N.T. Wright has said something much like this before:
“Love is the language they speak in God’s world, and we are summoned to learn it against the day when God’s world and ours will be brought together forever. It is the music they make in God’s courts, and we are invited to learn it and practice it in advance. Love is not a duty, even our highest duty, it is our destiny.” – N.T. Wright, After You Believe, pg. 188
This is a great video featuring N.T. (Tom) Wright commenting on the centrality of love in the Christian life. Thanks to Scot McKnight for posting this on Jesus Creed.
“We are exiles in the far end of solitude, living as listeners,
With hearts attending to the skies we cannot understand:
Waiting upon the first far drums of Christ the Conqueror,
Planted like sentinels upon the world’s frontier.” – Thomas Merton
Thomas Merton’s poem illustrates the joy and anticipation of life in God’s Kingdom. We live in an already but not yet world where the Kingdom is manifest here and yet to be manifested there. It is seen in the smallest of events and the largest but remains unrecognized most often when it is right under our nose.
” … love is not our duty; it is our destiny. It is the language Jesus spoke, and we are called to speak it so that we can converse with him. It is the food they eat in God’s new world, and we must acquire the taste for it here and now. It is the music God has written for all his creatures to sing, and we are called to learn it and practice it now so as to be ready when the conductor brings down his baton. It is the resurrection life, and the resurrected Jesus calls us to begin living it with him and for him right now. Love is at the very heart of the surprise of hope: people who truly hope as the resurrection encourages us to hope will be people enabled to love in a new way. Conversely, people who are living by this rule of love will be people who are learning more deeply how to hope.” ~ N.T. Wright, Surprised by Hope, pg. 288
The Walking Dead is one of the best series to appear on television. This series about a zombie apocalypse is gruesome. (Should I have used “the” instead of “a”? Can there be more than one zombie apocalypse?) Zombies stumble out of cities and into the countryside like broken mannequins. They prove to be as ruthless and gross as any zombie movie. The “walkers” move in herds without communication or conscience and focus solely upon their prey, the living.
If you are a zombie fan you probably love this program. Some episodes are pretty light on the zombie fighting. It is a series, however, so wait one episode and you’ll find enough violence to meet your quota. Unlike other zombie movies the human characters remain important. What they think, in addition to how they feel, matters. One would be hard pressed to find a zombie film that is as thoughtful as The Walking Dead.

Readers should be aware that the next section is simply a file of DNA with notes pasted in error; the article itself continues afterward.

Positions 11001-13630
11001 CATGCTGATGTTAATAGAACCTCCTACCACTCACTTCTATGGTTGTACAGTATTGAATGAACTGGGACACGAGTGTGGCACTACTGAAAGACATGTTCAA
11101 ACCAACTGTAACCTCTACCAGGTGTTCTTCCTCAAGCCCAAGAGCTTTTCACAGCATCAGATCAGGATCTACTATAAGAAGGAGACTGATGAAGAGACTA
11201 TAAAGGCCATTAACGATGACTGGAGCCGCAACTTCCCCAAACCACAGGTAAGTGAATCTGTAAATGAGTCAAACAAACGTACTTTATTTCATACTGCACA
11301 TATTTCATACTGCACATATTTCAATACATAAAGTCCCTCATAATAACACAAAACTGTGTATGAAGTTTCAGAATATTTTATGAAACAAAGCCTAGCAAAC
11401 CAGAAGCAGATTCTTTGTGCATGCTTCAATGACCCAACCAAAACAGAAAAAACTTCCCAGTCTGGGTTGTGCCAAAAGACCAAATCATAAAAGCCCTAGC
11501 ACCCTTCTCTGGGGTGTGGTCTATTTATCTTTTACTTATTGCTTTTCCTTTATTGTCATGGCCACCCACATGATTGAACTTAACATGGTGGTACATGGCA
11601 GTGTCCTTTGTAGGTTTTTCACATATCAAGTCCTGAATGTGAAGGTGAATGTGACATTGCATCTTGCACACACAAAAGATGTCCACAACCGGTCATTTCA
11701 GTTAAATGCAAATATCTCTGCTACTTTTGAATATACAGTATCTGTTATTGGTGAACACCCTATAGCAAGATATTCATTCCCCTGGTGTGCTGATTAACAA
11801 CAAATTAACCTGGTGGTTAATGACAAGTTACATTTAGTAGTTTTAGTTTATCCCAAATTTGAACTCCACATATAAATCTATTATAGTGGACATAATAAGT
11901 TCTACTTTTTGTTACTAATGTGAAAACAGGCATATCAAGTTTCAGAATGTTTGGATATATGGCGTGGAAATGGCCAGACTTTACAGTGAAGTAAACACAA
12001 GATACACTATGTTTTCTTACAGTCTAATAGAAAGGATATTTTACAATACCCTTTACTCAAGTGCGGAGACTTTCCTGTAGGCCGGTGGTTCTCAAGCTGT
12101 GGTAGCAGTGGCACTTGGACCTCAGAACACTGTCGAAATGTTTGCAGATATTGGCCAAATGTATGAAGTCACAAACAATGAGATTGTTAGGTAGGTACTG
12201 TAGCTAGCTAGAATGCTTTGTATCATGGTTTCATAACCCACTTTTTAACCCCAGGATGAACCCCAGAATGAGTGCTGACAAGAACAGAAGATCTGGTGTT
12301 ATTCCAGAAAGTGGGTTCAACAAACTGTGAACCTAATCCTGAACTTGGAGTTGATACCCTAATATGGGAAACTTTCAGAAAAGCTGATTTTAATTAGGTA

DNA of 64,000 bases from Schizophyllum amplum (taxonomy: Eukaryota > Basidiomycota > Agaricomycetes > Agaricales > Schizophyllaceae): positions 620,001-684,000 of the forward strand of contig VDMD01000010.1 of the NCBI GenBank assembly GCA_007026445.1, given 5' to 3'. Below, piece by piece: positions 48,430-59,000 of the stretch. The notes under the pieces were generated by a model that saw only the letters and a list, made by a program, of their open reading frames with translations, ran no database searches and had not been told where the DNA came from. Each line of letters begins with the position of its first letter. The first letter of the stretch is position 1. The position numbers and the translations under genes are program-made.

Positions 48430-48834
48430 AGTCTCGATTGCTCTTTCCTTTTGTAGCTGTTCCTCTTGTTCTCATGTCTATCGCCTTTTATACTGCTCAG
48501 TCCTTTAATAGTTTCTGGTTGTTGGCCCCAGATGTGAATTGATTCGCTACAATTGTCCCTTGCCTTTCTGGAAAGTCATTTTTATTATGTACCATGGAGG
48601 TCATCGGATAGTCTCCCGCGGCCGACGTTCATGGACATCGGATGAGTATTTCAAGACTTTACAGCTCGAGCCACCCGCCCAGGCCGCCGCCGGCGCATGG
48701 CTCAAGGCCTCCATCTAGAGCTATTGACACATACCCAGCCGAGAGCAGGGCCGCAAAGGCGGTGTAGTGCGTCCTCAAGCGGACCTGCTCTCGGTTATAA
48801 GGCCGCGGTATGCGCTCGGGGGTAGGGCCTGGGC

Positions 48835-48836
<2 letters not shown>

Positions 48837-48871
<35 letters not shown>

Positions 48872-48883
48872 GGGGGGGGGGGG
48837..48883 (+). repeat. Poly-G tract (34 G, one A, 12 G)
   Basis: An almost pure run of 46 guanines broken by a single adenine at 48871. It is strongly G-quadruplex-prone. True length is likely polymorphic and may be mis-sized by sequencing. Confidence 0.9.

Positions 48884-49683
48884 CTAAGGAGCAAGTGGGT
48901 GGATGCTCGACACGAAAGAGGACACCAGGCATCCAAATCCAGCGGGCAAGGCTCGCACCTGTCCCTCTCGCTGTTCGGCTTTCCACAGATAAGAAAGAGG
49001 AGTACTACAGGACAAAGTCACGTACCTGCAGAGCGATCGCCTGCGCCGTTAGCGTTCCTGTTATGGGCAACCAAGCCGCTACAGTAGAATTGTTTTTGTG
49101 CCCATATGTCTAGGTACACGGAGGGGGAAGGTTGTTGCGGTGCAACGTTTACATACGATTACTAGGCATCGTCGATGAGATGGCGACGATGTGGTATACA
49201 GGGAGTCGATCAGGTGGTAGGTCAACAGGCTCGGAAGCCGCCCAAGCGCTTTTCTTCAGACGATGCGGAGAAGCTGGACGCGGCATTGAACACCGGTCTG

What makes The Walking Dead so good is that it is not about zombies. Zombies are a pretext for deep human drama. Being a series allows for this kind of development. It is a drama about life and death; love and attachment. I would go further. The zombie apocalypse, as portrayed in The Walking Dead, is an excellent pretext for raising theological questions specific to the 21st Century. I know I’m seeing things most viewers will say aren’t really there but I beg you to pay attention and consider the questions that are unwittingly raised in The Walking Dead.
Here is a non-exhaustive sampling:
- Theodicy: “Why does a good God allow such horrific suffering?” “Where is God in such a situation?”(One character, an older gentleman named Hershel, asks these questions directly. His answers change as the series progresses.)
- Incarnation: How does God relate to creation? Is creation essentially good, as the Bible teaches, or is it so thoroughly corrupted it that it is beyond redemption? How should the church incarnate Christ in such an environment? Can it?
- Euthanasia: It is a recurrent theme related both to the humans and the “walkers”. Debate ensues on whether the walkers are living or dead. Can they be cured? Should they be put down like wounded, rabid animals? The closely related topic of Suicide, the euthanasia of oneself, emerges too. As human survivors hide within the CDC I was reminded of the Jews at Masada. The options for each group are eerily similar.
- Personhood: This is one of the first and most important theological questions. Just what is a person? When does one begin to be a person? When does one stop? Has anyone else asked about the relationship between zombies and Alzheimers? Hershel does.
- Violence permeates the film. The question is raised: When is violence permissible? Just war theory and pacifism are apparently not options in the zombie apocalypse. Should one kill preemptively? An entire episode is committed to this question as Dale, the conscience of the group, fights for what he believes is right. He’s actually fighting for the groups soul and hoping that they prevent themselves from becoming zombies before they are dead.